All about the base(line)

When we first developed a technique for putting longevity trend risk into a 1-in-200 framework consistent with Solvency II, we sought to accommodate model risk by supporting a wide range of stochastic projection models. To this end, our VaR approach from 2012 supported both time-series and penalty projections across a range of model families, each with their own properties and approach. Since forecasters cannot know which model will produce results closest to the path of future mortality, a range of different models will best inform actuarial judgement.

The 2D P-spline family proposed by Currie, Durban and Eilers (2004) is a distinctive family of projection models. Both Age-Period and Age-Cohort variants use penalised smoothing as the intrinsic basis for the forecast and the optimisation of Age/Year smoothing factors and an overdispersion parameter occupies a substantial portion of the runtime. Such penalty models have specific forecasting properties. One notable characteristic of the 2D P-spline models is the often lengthy runtime usually provides for an superior fit to population data, far better than the fit you might expect from, say, models in the Lee-Carter family. However, this improved fit has a price: we can expect the models to be more sensitive to data changes year on year.

These features have repercussions in the automated value-at-risk approach to longevity trend risk, where each simulation projection uses a sample path from the baseline model to generate a hypothetical future-year of data to refit against. Even in the presence of parallel processing, slower projection runtime will necessarily make for a longer-running VaR. Further, projection sensitivity may sometimes stray across the border into volatility. Simply put, unattended reoptimisation of the overdispersion parameter and smoothing factors introduces the danger that too many instances of undersmoothing or other forecast problems might skew the VaR capital. In Richards, Currie and Ritchie (2012) we found that the 2D Age Period model had the highest capital requirement of all models tested - an ironic repayment for the fact it also had the longest VaR calculation runtime.

P-spline models benefit from an attentive analyst adjusting factors such as spline degree, penalty order, knot spacing and knot positioning to create a satisfactory baseline forecast with sensible smoothing and overdispersion values. Rather than jeopardise some of this investment by continual reoptimisation of smoothing and overdispersion within VaR, our latest paper Longevity trend risk over limited time horizons explores baseline-driven smoothing. In this approach, smoothing and overdispersion factors from the baseline model are imposed upon each and every VaR simulation. Aware that these baseline values would, by definition, be non-optimal for the simulated dataset, our work was exploratory; we simply hoped to evaluate the impact on capital and runtime while reducing model failure arising from extreme optimisation results. What we found was wholly positive, and is worth listing:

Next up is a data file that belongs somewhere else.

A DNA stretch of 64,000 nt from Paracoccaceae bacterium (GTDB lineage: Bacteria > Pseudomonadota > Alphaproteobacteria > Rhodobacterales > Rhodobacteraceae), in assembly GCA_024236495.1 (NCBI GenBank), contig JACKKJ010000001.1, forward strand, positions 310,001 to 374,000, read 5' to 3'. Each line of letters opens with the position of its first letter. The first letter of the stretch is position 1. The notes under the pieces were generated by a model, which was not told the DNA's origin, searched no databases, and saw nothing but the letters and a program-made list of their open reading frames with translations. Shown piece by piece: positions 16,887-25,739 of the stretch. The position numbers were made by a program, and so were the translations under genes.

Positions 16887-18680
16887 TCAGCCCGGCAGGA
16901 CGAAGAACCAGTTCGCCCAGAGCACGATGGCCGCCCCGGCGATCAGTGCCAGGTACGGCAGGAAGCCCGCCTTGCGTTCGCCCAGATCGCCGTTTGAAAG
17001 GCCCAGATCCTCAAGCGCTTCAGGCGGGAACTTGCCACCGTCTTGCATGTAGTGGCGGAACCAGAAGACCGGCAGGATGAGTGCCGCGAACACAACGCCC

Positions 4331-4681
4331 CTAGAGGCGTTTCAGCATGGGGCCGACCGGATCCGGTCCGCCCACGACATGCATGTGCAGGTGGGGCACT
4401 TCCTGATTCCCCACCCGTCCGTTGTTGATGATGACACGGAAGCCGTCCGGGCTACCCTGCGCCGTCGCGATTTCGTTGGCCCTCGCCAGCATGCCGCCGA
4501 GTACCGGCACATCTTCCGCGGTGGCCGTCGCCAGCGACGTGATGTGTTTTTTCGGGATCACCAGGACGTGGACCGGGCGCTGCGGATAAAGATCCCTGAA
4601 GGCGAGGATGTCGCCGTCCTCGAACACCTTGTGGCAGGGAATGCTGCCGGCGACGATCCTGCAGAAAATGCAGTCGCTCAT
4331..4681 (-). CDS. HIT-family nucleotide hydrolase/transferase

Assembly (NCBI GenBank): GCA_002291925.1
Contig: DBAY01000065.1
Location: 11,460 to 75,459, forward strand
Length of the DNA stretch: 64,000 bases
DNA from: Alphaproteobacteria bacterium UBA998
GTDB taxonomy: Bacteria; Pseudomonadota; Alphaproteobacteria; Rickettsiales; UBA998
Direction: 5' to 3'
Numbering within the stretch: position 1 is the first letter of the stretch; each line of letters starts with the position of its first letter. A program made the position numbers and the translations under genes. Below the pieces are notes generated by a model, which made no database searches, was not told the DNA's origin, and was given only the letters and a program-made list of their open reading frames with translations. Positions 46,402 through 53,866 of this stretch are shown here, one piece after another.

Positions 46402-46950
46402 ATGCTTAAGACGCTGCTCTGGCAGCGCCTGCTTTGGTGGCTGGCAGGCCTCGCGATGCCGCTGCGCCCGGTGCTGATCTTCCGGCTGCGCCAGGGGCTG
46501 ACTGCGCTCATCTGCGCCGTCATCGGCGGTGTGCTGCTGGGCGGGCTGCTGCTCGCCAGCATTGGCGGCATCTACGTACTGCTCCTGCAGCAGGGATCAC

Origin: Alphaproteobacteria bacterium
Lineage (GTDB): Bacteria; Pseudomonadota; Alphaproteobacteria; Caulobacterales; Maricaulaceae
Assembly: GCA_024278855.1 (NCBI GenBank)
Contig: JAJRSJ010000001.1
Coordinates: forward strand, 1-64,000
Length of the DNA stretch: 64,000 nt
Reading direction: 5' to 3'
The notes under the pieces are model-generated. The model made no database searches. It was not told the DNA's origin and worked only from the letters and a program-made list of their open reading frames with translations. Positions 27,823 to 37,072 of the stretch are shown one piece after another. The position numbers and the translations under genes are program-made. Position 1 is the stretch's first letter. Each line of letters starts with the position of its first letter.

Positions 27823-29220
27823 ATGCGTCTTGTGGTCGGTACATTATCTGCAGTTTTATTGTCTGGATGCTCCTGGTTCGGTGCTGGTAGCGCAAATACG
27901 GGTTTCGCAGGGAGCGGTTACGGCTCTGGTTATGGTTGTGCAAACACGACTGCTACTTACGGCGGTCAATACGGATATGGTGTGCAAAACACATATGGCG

• For 2D Age Cohort model there was no impact on capital, but run time was reduced from thirty hours to less than three.
  • For 2D Age Period capital was impacted with results clearly less volatile (and more sensible) than in the re-optimised case. Run time was reduced from seventeen hours to around one hour.
  • Other smoothed models tested revealed no capital impact but performance improved by up to 50 percent.

With equivalent or objectively better results inside a shorter time-window, it appeared that we had stumbled over that most elusive of commodities: the free lunch. This feature increases the applicability of 2D models to use-cases where slow runtime performance had previously excluded them. And this is welcome: in an area where model risk is the only certainty, balancing the crowded field of ARIMA and drift models with a distinctive class of penalty projections provides a better foundation for actuarial judgement.


Richards, S. J., Currie, I. D. & Ritchie, G. P. (2012) A value-at-risk framework for longevity trend risk, British Actuarial Journal, 19(1), pages 116–167.

Currie, Durban & Eilers (2004). Smoothing and forecasting mortality rates, Statistical Modelling, 4, 279–298.

Richards, S. J., Currie, I. D., Kleinow, T. & Ritchie, G. P. (2019) Longevity trend risk over limited time horizons (submitted).

Written by: Gavin Ritchie
Publication Date:
Last Updated:

Models in the Projections Toolkit

All models in the Projections Toolkit are statistical, i.e. they are extrapolative models where central projections come with a statement of uncertainty.

Add new comment

Restricted HTML

  • Allowed HTML tags: <a href hreflang> <em> <strong> <cite> <blockquote cite> <code> <ul type> <ol start type> <li> <dl> <dt> <dd> <h2 id> <h3 id> <h4 id> <h5 id> <h6 id>
  • Lines and paragraphs break automatically.
  • Web page addresses and email addresses turn into links automatically.